Wednesday, 15 August 2018

bosh-bootloader or "Bubble" as pronounced and how to get started

I decided to try out installing bosh using the bosh-bootloader CLI today. bbl currently supports AWS, GCP, Microsoft Azure, Openstack and vSphere. In this example I started with AWS but it won't be long until try this on GCP

It's worth noting that this can all be done remotely from your laptop once you give BBL the access it needs for the cloud environment.

Steps

1. First your going to need the bosh v2 CLI which you can install here

  https://bosh.io/docs/cli-v2/

Verify:

pasapicella@pas-macbook:~$ bosh -version
version 5.0.1-2432e5e9-2018-07-18T21:41:03Z

Succeeded

2. Second you will need Terrform having a Mac I use brew

$ brew install terrafrom

Verify:

pasapicella@pas-macbook:~$ terraform version
Terraform v0.11.7


3. Now we need to install BBL which is done as follows on a Mac. I also show how to install bosh CLI as well if you missed step 1

$ brew tap cloudfoundry/tap
$ brew install bosh-cli
$ brew install bbl

Further instructions on this link

https://github.com/cloudfoundry/bosh-bootloader

4. At this point your ready to deploy BOSH the instructions for AWS are here

https://github.com/cloudfoundry/bosh-bootloader/blob/master/docs/getting-started-aws.md

Pretty straight forward but here is what I did at this point

5. In order for bbl to interact with AWS, an IAM user must be created. This user will be issuing API requests to create the infrastructure such as EC2 instances, load balancers, subnets, etc.

The user must have the following policy which I just copy into my clipboard to use later:

{
    "Version": "2012-10-17",
    "Statement": [
        {
            "Sid": "VisualEditor0",
            "Effect": "Allow",
            "Action": [
                "logs:*",
                "elasticloadbalancing:*",
                "cloudformation:*",
                "iam:*",
                "kms:*",
                "route53:*",
                "ec2:*"
            ],
            "Resource": "*"
        }
    ]
}


$ aws iam create-user --user-name "bbl-user”

This next command requires you to copy the policy JSON above

$ aws iam put-user-policy --user-name "bbl-user" --policy-name "bbl-policy" --policy-document "$(pbpaste)"

$ aws iam create-access-key --user-name "bbl-user"

You will get a JSON response at this point as follows. Save file created here as it’s used next few steps

{
    "AccessKey": {
        "UserName": "bbl-user",
        "Status": "Active",
        "CreateDate": "2018-08-07T03:30:39.993Z",
        "SecretAccessKey": ".....",
        "AccessKeyId": "........"
    }
}

In the next step BBL will use these commands to create infrastructure on AWS.

6. Now we can pave the infrastructure, Create a Jumpbox, and Create a BOSH Director as well as a LB which I need as I plan to deploy concourse using BOSH.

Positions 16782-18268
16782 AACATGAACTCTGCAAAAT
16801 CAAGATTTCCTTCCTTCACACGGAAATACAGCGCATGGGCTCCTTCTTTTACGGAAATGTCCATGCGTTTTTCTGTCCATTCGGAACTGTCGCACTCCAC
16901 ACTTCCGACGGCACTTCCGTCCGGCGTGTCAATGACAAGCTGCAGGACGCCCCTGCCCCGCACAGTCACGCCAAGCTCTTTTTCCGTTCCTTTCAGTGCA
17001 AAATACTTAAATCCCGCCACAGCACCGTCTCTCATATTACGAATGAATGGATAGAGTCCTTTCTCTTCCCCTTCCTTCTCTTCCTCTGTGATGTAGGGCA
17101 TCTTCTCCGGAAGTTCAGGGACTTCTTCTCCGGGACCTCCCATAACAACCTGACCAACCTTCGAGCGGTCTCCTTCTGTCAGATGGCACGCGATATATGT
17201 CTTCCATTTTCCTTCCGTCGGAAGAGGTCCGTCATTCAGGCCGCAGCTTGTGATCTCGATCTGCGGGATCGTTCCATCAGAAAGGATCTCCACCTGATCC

$ bbl up --aws-access-key-id ..... --aws-secret-access-key ... --aws-region ap-southeast-2 --lb-type concourse --name bosh-director -d -s state --iaas aws

The process takes around 5-8 minutes.

The bbl state directory contains all of the files that were used to create your bosh director. This should be checked in to version control, so that you have all the information necessary to later destroy or update this environment at a later date.

7.  Finally we target the the bosh director as follows. Keep in mind everything we need is stored in the "state" directory as per above

$ eval "$(bbl print-env -s state)"

8. This will set various ENV variables which the bosh CLI will then use to target the bosh director.  Now we need to just prepare ourselves to actually log in. I use a script as follows

target-bosh.sh

bbl director-ca-cert -s state > bosh.crt
export BOSH_CA_CERT=bosh.crt

export BOSH_ENVIRONMENT=$(bbl director-address -s state)

echo ""
echo "Username: $(bbl director-username -s state)"
echo "Password: $(bbl director-password -s state)"
echo ""
echo "Log in using -> bosh log-in"
echo ""

bosh alias-env aws-env

echo "ENV set to -> aws-env"
echo ""

Output When run with password omitted ->

pasapicella@pas-macbook:~/pivotal/aws/pcf-pipelines$ ./target-bosh.sh

Username: admin
Password: ......

Log in using -> bosh log-in

Using environment 'https://10.0.0.6:25555' as client 'admin'

Name      bosh-bosh-director-aws
UUID      3ade0d28-77e6-4b5b-9be7-323a813ac87c
Version   266.4.0 (00000000)
CPI       aws_cpi
Features  compiled_package_cache: disabled
          config_server: enabled
          dns: disabled
          snapshots: disabled
User      admin

Succeeded
ENV set to -> aws-env

9. Finally lets log-in as follows

$ bosh -e aws-env log-in

Output ->

pasapicella@pas-macbook:~/pivotal/aws/pcf-pipelines$ bosh -e aws-env log-in
Successfully authenticated with UAA

Succeeded

10. Last but not least lets see what VM's bosh has under management. These VM's are for my concourse I installed. If you would like to install concourse use this link - https://github.com/cloudfoundry/bosh-bootloader/blob/master/docs/concourse.md

pasapicella@pas-macbook:~/pivotal/aws/pcf-pipelines$ bosh -e aws-env vms
Using environment 'https://10.0.0.6:25555' as client 'admin'

Task 20. Done

Deployment 'concourse'

Instance                                     Process State  AZ  IPs        VM CID               VM Type  Active
db/ec8aa978-1ec5-4402-9835-9a1cbce9c1e5      running        z1  10.0.16.5  i-0d33949ece572beeb  default  true
web/686546be-09d1-43ec-bbb7-d96bb5edc3df     running        z1  10.0.16.4  i-03af52f574399af28  default  true
worker/679be815-6250-477c-899c-b962076f26f5  running        z1  10.0.16.6  i-0efac99165e12f2e6  default  true

3 vms

Succeeded

More Information

https://github.com/cloudfoundry/bosh-bootloader/blob/master/docs/getting-started-aws.md

https://github.com/cloudfoundry/bosh-bootloader/blob/master/docs/howto-target-bosh-director.md


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